"There's a myth that anyone who has a liver problem has brought it on themselves" This quote is from a Crohn's disease patient living with a blocked portal vein hoping for a liver transplant (Independent 31st Oct 2010)

Wednesday, 27 June 2012

Am I serious?

To my earlier post on the source of the infection, anonymous asks "Are you serious?".  

Well yes.  Apart from having no idea how you check a mosquito to see if it is Hep B positive!  But if we can identify malaria in mosquitoes, I guess we have the technology.
Do a general 'google' search and you will find lots of articles with valid reasons why its not possible to spread via mosquitoes - to do with saliva not being a transmission route, the likely survival time of the virus in the mosquito, etc. 
But if Hepatitis B viral DNA can be detected in bed bugs up to six weeks after they feed on infectious blood, it makes you wonder, doesnt it?
Here's some research that was published in 1973 on HBV in mosquitoes:
Mosquitoes were fed on or inoculated with blood or serum positive for hepatitis-B antigen (HBAg) or allowed to feed on the arm of an HBAg carrier. Pools of mosquitoes were tested by radioimmunoassay at intervals up to 45 days after exposure to HBAg. HBAg was detected long after the blood itself would have been digested. The findings suggest persistence (but not necessarily replication) of HBAg in mosquitoes.
The Lancet, Volume 302, Issue 7832, Pages 758 - 760, 6 October 1973

I've had 30 years to go over and over the different possibilites for how I was infected.
Here are the most common transmission routes:
Mother to baby:  Possible, but unlikely.  If my mother had Hep B (she too spent time in Kenya, but in the 1950s) I will never know, as she died in 1981.  If I had been infected by maternal transmission, then my brother most likely would have.  And he hasnt (as far as I know, sorry bro!)
Intravenous drug use:  I'm always asked about this.  Its a 'no'.
Unprotected sex with a Hep B+ partner: Again, no
Sharing razor/toothbrush with a Hep B+ partner.  No
Blood transfusion before screening was introduced in the UK:  No
Dental work in a country where equipment isnt sterilised:  No (unless my white middle class dentist in the UK in the 60's is a possible)
Tattoo: No
Piercings: Possible, if a white middle class hairdressing salon in the UK with piercing gun was high risk.

Where have I been where Hep B is much more prevalent than white middle class England.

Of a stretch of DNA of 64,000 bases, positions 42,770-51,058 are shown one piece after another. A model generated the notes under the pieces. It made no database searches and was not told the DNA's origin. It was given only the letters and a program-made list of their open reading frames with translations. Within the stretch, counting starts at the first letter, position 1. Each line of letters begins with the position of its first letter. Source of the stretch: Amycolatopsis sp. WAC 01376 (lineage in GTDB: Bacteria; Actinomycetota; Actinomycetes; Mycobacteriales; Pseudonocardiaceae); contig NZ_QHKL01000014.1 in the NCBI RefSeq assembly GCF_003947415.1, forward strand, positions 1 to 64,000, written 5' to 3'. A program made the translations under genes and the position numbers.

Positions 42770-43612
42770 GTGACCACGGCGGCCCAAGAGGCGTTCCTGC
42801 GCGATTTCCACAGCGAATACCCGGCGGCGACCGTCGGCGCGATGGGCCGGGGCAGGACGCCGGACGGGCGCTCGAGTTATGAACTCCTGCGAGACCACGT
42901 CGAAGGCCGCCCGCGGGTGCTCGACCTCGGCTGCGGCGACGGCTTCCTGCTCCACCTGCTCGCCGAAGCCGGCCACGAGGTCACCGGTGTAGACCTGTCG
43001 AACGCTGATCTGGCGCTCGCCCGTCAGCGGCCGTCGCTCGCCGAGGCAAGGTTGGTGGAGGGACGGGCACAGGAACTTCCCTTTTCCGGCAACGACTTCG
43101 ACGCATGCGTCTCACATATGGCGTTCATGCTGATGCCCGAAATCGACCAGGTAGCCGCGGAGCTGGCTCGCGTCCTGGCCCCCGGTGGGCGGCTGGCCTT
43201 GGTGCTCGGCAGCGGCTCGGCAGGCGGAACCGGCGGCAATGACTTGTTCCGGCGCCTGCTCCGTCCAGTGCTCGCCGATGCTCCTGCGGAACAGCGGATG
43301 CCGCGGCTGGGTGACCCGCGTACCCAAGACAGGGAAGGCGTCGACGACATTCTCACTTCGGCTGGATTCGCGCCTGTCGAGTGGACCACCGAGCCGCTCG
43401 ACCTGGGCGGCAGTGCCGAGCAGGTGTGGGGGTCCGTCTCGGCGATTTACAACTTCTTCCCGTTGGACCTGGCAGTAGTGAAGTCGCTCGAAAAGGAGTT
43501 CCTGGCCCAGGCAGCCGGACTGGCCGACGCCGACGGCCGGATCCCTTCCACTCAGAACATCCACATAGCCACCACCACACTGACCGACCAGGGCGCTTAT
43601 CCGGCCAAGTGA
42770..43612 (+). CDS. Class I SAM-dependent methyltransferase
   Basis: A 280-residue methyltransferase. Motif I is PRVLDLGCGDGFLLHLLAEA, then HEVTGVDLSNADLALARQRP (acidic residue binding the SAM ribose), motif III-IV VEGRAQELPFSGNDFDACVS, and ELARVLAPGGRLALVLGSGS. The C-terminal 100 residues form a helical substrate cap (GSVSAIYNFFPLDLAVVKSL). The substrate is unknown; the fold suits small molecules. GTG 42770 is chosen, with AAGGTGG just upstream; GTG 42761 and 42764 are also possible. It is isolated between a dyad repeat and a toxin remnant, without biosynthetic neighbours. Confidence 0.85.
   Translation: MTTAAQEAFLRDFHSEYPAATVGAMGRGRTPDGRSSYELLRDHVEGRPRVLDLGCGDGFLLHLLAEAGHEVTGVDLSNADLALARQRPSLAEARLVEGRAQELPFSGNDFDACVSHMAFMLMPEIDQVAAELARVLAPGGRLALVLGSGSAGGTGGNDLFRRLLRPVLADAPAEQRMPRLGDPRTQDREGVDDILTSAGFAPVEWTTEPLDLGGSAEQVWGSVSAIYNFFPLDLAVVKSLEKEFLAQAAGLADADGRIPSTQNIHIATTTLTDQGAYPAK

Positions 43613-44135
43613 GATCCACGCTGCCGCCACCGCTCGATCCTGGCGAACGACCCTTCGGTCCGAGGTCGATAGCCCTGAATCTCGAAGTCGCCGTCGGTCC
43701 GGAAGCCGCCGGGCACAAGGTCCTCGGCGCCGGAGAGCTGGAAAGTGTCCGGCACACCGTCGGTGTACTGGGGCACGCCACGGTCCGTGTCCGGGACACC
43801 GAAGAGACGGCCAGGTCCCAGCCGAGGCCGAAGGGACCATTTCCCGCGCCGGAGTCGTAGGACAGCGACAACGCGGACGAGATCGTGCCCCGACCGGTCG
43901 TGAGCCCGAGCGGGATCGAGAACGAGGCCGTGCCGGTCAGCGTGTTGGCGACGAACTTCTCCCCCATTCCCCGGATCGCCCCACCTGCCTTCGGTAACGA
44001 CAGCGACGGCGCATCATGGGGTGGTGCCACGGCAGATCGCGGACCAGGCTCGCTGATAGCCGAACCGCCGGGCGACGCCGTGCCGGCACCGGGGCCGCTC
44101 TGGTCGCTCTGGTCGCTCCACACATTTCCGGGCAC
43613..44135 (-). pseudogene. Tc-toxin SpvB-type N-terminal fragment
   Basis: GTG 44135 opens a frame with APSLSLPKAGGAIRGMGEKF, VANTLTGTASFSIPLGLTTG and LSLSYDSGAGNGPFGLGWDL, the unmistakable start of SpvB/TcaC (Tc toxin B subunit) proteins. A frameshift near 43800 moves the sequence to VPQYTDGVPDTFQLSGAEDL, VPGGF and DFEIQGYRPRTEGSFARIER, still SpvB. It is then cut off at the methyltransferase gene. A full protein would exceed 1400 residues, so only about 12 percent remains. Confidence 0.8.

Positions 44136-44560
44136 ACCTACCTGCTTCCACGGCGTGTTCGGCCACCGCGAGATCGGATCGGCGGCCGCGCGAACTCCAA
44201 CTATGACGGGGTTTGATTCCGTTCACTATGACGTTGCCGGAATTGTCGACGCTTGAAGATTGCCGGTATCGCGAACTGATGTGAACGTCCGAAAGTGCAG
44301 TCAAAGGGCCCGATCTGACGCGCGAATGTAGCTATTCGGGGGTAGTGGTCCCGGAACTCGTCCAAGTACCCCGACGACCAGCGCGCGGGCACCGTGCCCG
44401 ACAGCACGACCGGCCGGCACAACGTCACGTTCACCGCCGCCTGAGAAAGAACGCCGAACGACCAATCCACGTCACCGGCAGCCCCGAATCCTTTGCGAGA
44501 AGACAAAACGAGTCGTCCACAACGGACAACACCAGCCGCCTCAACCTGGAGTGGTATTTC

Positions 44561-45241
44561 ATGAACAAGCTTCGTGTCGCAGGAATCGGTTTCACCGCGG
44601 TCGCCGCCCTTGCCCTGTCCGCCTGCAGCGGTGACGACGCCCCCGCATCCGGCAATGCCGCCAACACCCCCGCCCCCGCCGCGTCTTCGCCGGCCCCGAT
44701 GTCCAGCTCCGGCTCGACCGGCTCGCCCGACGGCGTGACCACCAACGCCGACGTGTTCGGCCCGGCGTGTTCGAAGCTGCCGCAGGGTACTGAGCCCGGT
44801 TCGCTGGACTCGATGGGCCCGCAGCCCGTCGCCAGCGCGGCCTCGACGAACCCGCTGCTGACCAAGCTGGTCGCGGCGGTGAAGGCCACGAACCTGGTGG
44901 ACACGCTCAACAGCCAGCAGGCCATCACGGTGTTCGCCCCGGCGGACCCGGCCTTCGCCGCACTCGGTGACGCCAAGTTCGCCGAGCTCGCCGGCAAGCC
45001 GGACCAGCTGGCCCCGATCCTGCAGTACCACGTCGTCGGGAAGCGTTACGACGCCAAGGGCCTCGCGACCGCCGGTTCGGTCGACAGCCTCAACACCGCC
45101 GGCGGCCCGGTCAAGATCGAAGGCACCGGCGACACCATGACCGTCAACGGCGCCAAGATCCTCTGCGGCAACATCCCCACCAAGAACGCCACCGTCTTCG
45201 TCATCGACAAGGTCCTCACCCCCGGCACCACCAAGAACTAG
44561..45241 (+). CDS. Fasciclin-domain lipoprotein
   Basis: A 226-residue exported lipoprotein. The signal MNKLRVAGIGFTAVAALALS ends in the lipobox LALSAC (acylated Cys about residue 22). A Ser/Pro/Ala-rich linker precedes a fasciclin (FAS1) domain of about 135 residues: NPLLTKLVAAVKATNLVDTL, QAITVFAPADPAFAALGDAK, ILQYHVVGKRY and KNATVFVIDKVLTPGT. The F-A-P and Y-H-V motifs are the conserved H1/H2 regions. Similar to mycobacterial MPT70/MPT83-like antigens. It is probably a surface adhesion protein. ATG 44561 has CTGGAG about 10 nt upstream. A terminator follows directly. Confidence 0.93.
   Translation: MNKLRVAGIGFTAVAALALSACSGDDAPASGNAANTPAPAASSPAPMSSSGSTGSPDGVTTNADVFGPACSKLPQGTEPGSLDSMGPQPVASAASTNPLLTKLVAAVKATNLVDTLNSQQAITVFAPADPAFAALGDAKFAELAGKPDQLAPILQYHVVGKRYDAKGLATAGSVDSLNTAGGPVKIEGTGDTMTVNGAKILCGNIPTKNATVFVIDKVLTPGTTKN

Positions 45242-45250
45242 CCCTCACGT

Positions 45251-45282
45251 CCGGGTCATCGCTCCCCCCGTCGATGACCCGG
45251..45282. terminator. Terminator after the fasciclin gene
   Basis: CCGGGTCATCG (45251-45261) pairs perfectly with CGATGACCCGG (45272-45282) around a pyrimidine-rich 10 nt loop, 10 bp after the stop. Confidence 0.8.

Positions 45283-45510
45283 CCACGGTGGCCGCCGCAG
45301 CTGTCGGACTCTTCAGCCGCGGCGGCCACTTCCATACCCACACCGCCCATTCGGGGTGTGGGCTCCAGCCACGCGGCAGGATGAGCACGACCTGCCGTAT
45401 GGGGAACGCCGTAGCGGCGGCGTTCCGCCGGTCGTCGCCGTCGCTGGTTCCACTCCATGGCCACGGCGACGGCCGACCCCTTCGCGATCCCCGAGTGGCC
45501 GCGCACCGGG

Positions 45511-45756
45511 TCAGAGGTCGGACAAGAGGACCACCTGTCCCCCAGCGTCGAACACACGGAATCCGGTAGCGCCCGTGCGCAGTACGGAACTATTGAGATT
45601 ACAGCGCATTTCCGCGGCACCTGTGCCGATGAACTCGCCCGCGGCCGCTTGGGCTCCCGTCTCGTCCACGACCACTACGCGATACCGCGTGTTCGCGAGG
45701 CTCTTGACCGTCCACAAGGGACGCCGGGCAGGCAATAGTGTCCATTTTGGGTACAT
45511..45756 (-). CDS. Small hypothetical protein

How many of the Kenyan population there are infected with Hep B: Hundreds of thousands.
And with my genotype?: 88%
Are travellers recommended to get the Hep B vaccination before travelling there: Yes.
Why? Are they all going to share needles with Kenyan drug users and have unprotected sex? I think not, so there must be other transmission routes that put travellers at risk.
Did I have a Hep B vaccination before travelling?:  No, it wasnt available in the early 1970s.
How many of the population there are bitten by mosquitoes:  Hundreds of thousands.
When a mosquito bites a human, it injects saliva and anti-coagulants. Could these carry Hep B?  Seems possible to me.

Anonymous said "I had no idea that mosquitos could spread hepatitis so easily".  Whoa, steady on.  If you 'google' the question, the answer will come back either its not possible or its not documented in medical literature that Hep B is transmitted that way.  But how many other viruses and infections apart from malaria do mosquitoes transmit?: Yellow fever, dengue fever, encephalitis, polyarthritis, Rift Valley fever, Ross River fever, West Nile virus.  So why not viral hepatitis, seems possible to me.  Hep B is highly infectious, 100x more infectious than HIV.  Doesnt take a lot of blood to transmit it.

Anonymous said "That is an extremely scary thought... since it is next to impossible to entirely avoid exposure to mosquitos"  But you can protect yourself 100% by choosing to have the Hep B vaccination.  Have it done now and you banish scary thoughts!

"I hope they automatically screen for hepatitis whenever they draw blood"  In the UK, the Blood Transfusion service have screened blood donors for many years now, for hepatitis, HIV etc.  That's how I was diagnosed - it was picked up when my donor blood was screened.
What they dont do is screen your blood when the doctor does a blood draw for a health reason.  Say, for example, you were having a blood draw for your thyroid, or diabetes, no they would not routinely screen that blood for hepatitis.  It would be an invasion of your privacy to do that, unless you specifically asked or gave permission.  The only time they DO routinely screen for Hep B (and HIV) is when you are pregnant.


  1. Fiona,
    It sounds like one of the smartest things a person can do is donate blood. You end up with a free screening of your blood and any warning signs that might show up from them.
    PS We are off on vacation as a family for the first time since Steve was diagnosed...will be out of touch for a short while. Take care...

  2. Hi Carla. Yes in the UK your blood donation gets screened for HIV, Hep B, Hep C, syphilis. One thing that isnt regularly screened (but might be in some circumstance) is Cytomegalovirus (CMV) which has a sneaky way of popping up in post transplant patients with weakened immune systems, if their donor had the virus.
    Have a wonderful vacation, I thought you went cruising to Alaska a while back? Hope all well with Steve.